Advanced knowledge of biological principles and research methodology is often required for positions in industrial, research and educational organizations or for admission to doctoral or professional programs. Students in the Master of Science program are provided instruction in a breadth of biology sub-disciplines and have the opportunity to conduct focused research guided by graduate faculty in an area of their choice. The objectives of the Master of Science program are to develop the student’s independent research skills, to strengthen the student’s scientific communication abilities, and to enhance the student’s likelihood of gaining employment in a biological field or successful admission into doctoral and professional programs.
For admission, students need to submit the following:
2. Biology application sent to the Biology Graduate Coordinator. All applicants are strongly encouraged to contact Biology faculty to identify a prospective advisor(s). Applicants who have not communicated with faculty are unlikely to be admitted.
3. Scores for the GRE general test sent to the Graduate School. Also, report your scores directly to the Biology Graduate Coordinator.
For a teaching assistantship, students need to submit the following:
2. At least two letters of recommendation sent to the Biology Graduate Coordinator.
Applicants have usually completed at least the equivalent of a minor in biology; however, we welcome applications from students with non-biology backgrounds. Deficiencies in previous training will be evaluated by the department’s Graduate Coordinator on a case-by-case basis. Students with deficiencies will be required to obtain at least a C grade in all courses taken to resolve the deficiencies.
For more information about the Biology MS program, please contact the Graduate Coordinator, Dr. Reid Adams at 450-5933 or firstname.lastname@example.org
Once a student is admitted to the program, the student’s initial advisor will review the student’s undergraduate record and recommend an initial program of study. Before the end of the second semester, members of the student’s Supervisory Committee should be selected. The Supervisory Committee will be chaired by a member of the Biology Department graduate faculty and must contain at least two other members of the biology faculty. The Supervisory Committee may be expanded to include faculty from other departments or institutions in cases where additional expertise would be helpful in overseeing the project. Once approved, the Supervisory Committee will recommend subsequent courses to be taken by the student. For the thesis candidate, a proposal of thesis research must be approved by the Supervisory Committee.
M.S. With Thesis
Thirty (30) semester hours are required for this track. Up to six hours of thesis research may be included in this total. Students must take two hours of Graduate Seminar (BIOL 6102) during their degree program. At least 15 hours of graduate coursework must be at the 6000-course level. No more than 6 semester hours of Independent Study credit for conducting research can be used to fulfill the credit hour requirements. With permission of the student’s committee, up to six semester hours may be taken outside the Department of Biology if this work has a direct relationship to the student’s objectives in achieving the MS degree in biology.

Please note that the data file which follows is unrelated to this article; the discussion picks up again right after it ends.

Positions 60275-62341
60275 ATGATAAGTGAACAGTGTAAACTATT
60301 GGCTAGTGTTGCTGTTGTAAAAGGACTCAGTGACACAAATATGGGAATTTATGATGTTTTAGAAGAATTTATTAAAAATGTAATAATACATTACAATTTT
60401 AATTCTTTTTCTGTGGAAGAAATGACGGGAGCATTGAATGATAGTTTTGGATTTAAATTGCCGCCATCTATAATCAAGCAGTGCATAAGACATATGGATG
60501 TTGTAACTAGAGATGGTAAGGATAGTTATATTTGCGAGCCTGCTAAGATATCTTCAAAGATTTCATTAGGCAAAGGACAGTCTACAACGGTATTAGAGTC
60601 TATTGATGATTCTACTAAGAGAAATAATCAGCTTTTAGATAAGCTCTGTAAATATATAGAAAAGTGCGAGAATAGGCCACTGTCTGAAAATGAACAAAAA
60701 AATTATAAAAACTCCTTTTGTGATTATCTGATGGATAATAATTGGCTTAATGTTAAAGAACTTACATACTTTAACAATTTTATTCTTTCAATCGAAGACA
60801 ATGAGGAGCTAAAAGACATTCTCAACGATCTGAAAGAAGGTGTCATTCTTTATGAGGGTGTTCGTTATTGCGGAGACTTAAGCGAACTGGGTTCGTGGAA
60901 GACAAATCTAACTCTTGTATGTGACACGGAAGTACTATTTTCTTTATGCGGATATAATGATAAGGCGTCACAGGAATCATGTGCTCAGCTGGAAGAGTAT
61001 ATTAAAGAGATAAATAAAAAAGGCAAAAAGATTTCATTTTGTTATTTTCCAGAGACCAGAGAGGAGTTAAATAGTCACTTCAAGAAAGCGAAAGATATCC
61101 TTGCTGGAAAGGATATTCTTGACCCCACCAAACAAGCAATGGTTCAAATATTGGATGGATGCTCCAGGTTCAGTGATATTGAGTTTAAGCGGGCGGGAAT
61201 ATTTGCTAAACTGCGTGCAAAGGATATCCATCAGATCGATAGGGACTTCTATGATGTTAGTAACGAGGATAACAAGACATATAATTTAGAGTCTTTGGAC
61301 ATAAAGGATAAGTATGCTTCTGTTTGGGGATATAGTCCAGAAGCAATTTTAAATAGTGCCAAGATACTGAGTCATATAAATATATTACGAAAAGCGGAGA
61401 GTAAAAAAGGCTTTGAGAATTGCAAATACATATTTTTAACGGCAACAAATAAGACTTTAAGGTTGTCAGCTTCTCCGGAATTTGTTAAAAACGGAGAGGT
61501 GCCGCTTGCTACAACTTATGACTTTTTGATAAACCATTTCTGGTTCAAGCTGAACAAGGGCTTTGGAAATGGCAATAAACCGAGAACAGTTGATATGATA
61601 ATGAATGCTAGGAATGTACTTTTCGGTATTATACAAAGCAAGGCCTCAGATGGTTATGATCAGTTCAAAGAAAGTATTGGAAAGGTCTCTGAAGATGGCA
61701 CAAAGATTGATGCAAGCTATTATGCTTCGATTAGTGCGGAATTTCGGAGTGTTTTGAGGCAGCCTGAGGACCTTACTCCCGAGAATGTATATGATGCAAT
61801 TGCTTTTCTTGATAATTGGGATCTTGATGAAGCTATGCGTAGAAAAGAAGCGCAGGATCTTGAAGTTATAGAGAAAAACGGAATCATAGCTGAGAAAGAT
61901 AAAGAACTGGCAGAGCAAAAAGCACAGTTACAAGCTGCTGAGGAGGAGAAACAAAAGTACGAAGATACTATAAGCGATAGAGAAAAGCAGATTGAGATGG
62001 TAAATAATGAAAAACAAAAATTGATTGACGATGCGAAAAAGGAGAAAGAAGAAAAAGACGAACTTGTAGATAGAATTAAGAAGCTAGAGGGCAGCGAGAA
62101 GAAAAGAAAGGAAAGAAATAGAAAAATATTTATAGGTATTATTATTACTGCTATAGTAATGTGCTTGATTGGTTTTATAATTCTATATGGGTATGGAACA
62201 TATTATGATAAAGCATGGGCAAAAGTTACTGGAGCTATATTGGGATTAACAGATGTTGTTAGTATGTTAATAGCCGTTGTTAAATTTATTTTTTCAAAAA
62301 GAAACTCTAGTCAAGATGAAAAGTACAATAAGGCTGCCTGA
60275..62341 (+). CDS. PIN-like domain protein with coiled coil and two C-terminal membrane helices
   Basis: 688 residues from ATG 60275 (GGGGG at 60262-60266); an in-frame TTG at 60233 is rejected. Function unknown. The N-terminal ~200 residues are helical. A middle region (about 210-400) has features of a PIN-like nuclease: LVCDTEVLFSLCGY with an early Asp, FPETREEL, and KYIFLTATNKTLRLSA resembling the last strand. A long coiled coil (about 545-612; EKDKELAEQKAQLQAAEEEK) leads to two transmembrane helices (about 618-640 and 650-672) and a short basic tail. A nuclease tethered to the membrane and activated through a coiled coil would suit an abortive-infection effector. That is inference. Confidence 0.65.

Original laboratory or field research is required. At the end of the student’s program, the student will present the research to the Supervisory Committee along with a written thesis and a public seminar open to all Biology Department faculty and students. Before the candidate is recommended to the Dean of the Graduate School for graduation, the committee will meet with the candidate for an oral examination, which will consist principally of a defense of the thesis. A majority of the student’s committee must approve the thesis and its defense. If approval is denied, the candidate will not be recommended for graduation, but may be re-examined after at least one month.
M.S. Without Thesis
A minimum of thirty-four (34) semester hours are required for this track, including two semester hours of Graduate Seminar (BIOL 6102) and two semester hours of Biological Literature (BIOL 6290). At least 15 hours of graduate course work must be at the 6000-course level. No more than 3 semester hours of Independent Study credit for conducting research can be used to fulfill the credit hour requirements. With permission of the student’s committee, up to six semester hours may be taken in a department other than the Department of Biology if this work has a direct relationship to the student’s objectives in achieving the MS degree in biology. Certified biology teachers are encouraged to pursue a tailored program of study within the non-thesis track.
The topic reviewed in the Biological Literature course will be selected in consultation with the student’s advisory committee. The review is expected to be comprehensive and based on recent primary literature. Following evaluation by the student’s advisory committee, the student must present a seminar on the topic to the faculty of the Department of Biology. In the student’s final semester, the student’s advisory committee will conduct a comprehensive examination. A majority of the committee must vote to pass the student or the candidate will not be recommended for graduation. The candidate may be re-examined after an interval of not less than one month.
Graduate Courses: http://uca.edu/gbulletin/